The Australian Federal Election: the key issues for Australian financial markets
When is the election date?
The Australian Federal Election will be held on Saturday the 18th of May 2019.
What do the polls and betting markets say about the outcome?
As of May 16, betting markets have the Australian Labor Party short priced favourites to win government at Saturday’s election. The results of the most recent opinion polls back up this broad sentiment: on a two-party preferred basis, public surveys unanimously suggest an ALP victory.
|Polling Company||Polling Dates||Liberal/National Party Coalition||Australian Labor Party|
|Essential||11th – 15th of May||48.5%||51.5%|
|Roy Morgan||10th – 12th of May||48%||52%|
|Newspoll||9th - 11th of May||49%||51%|
|Ipsos||1st – 4th of May||48%||52%|
What are the key macro-related themes to watch?
1. Fiscal policy
Markets have had the benefit of digesting both the Coalition’s, and Labor Party’s economic policies well in advance: April’s Federal Budget, and the opposition’s budget reply, outlined quite explicitly the different economic agendas of both parties. For households, both sides have pledged major income tax-cuts – though where those tax cuts flow differ between the parties. Infrastructure has also been prioritized by both parties, with massive funding pledged to major infrastructure projects across the country. One area of difference between the parties is health and environment spending: the Labor Party is pledging considerably more money to these areas of the economy than the Coalition.
As the electorate has been told ad nauseum: this Federal election is about a “choice”. While each of the major parties are impressing upon voters what this “choice” happens to be, there does appear to be a clear demarcation between the Labor Party and Liberal Party Coalitions vision for the country at this election. And it cuts down old class-based, ideological lines. The Labor Party have suggested that capital has been taxed too lightly, to the detriment of workers – their key promises, such as capital gains, negative gearing, dividend imputation, and wages reforms are targeted at addressing this perceived imbalance in the economy.
The RBA will be hoping that stimulatory fiscal measures, pledged by both major parties, will re-energize the Australia economy, no matter who wins Saturday’s poll. Ideally, the boost in government spending and income tax cuts would ease pressure on the central bank to cut interest rates. There would surely be some degree of concern from the RBA about the potential impact negative gearing changes will have on household wealth. However, the most significant variable for the central bank would be the presumed boost in aggregate demand within the Australian economy, courtesy of either Labor’s or the Coalition’s proposed fiscal reforms.
From a macro-perspective, the ASX200 has probably discounted many of the proposed economic policies by both sides of politics. However, from a micro-perspective, some sectors of the ASX may still be impacted by the outcome of this election. Consumer and infrastructure stocks will feel some marginal benefit from both parties promises to cut income taxes and boost infrastructure spending. The banks and REITs could feel the pinch of the Labor Party’s reforms to negative gearing and capital gains tax. And health care and renewable energy stocks should enjoy the increased spending in these sectors from the Labor Party, should they win the election.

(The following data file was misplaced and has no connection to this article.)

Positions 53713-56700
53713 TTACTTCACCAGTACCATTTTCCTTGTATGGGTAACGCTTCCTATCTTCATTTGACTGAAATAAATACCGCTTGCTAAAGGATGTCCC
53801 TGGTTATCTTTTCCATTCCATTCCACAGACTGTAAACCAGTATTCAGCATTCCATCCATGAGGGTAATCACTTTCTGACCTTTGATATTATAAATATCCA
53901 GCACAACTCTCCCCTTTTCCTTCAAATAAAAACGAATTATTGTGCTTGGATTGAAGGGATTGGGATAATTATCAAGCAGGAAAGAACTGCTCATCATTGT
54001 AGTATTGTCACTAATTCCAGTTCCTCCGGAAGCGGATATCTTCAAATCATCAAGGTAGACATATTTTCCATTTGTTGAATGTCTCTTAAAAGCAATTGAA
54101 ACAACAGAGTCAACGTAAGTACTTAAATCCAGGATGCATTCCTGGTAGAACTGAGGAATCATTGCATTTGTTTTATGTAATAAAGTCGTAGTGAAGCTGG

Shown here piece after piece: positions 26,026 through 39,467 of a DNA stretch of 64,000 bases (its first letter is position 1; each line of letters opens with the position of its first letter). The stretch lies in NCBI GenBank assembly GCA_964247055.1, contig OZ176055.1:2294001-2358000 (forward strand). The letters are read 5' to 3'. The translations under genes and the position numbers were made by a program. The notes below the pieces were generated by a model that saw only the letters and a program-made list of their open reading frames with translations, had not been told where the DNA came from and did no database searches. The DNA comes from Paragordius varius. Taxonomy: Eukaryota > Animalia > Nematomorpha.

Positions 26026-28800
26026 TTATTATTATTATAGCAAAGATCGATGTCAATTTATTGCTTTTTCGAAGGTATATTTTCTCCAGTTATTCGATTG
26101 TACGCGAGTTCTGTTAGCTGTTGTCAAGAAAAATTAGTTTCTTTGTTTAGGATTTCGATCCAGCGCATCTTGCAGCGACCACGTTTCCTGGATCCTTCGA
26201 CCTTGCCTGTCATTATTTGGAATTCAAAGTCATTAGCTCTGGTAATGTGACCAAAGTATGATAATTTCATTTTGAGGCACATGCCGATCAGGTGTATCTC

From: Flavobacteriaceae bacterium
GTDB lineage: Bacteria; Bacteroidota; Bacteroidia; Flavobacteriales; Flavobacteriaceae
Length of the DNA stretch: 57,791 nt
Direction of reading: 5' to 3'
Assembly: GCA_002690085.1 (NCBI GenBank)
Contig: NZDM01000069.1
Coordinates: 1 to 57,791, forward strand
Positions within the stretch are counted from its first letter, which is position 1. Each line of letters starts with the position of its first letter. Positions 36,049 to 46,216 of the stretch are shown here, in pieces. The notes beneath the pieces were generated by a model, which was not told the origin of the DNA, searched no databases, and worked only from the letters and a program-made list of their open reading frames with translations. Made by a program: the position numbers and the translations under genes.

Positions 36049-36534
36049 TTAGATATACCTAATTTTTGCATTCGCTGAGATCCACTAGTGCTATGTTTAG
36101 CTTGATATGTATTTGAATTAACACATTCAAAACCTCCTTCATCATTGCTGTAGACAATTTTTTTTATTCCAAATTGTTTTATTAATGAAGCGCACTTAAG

How have federal elections impacted the AX200 in the past?
In truth, there’s not a statistically significant answer to the question of under which of the major political parties that financial markets perform “best”. This applies just as much to interest rates and the Australian Dollar, as it does to the ASX – though of course, certain stocks and sectors have benefitted from targeted government policies in the past.
However, in the interest of curiosity, reflecting on the changes in Australian financial markets since the turn of the millennium can convey changes in the global macro-environment throughout electoral cycles. And perhaps demonstrate the RBA’s, Australian Dollar’s and ASX’s historical independence of changes in the make-up of the Australian government.
1. RBA Cash Rate
|Election Date||OCR: Start of Electoral Cycle||OCR: End of Electoral Cycle||OCR: Electoral Cycle High||OCR: Electoral Cycle Low|
|November 10, 2001||4.50%||5.25%||5.25%||4.25%|
|October 9, 2004||5.25%||6.75%||6.75%||5.25%|
|November 24, 2007||6.75%||4.50%||7.25%||3.00%|
|August 21, 2010||4.50%||2.50%||4.75%||2.50%|
|September 7, 2013||2.50%||1.75%||2.50%||1.75%|
|July 2, 2016||1.75%||1.50%||1.75%||1.50%|
2. Australian Dollar
|Election Date||AUD/USD: Start of Electoral Cycle||AUD/USD: End of Electoral Cycle||AUD/USD: Electoral Cycle High||AUD/USD: Electoral Cycle Low|
|November 10, 2001||0.5150||0.7349||0.8006||0.5044|
|October 9, 2004||0.7373||0.8778||0.9401||0.7016|
|November 24, 2007||0.8841||0.8939||0.9850||0.6009|
|August 21, 2010||0.8848||0.9185||1.1081||0.8771|
|September 7, 2013||0.9228||0.7498||0.9758||0.6827|
|July 2, 2016||0.7447||????||????||????|
|Election Date||% Change: 6 months prior to election||% Change: 6 months after election||% Change: start-to-end of electoral cycle||Electoral Cycle Low/High|
|November 10, 2001||-2.09%||2.16%||12.77%||2700/3700|
|October 9, 2004||7.79%||11.52%||70.93%||3681/6828|
|November 24, 2007||-0.33%||-11.81%||-31.53%||3145/6680|
|August 21, 2010||-6.13%||9.41%||16.11%||3863/5220|
|September 7, 2013||0.50%||5.42%||1.26%||4765/5982|
|July 2, 2016||-0.45%||7.99%||????||????|
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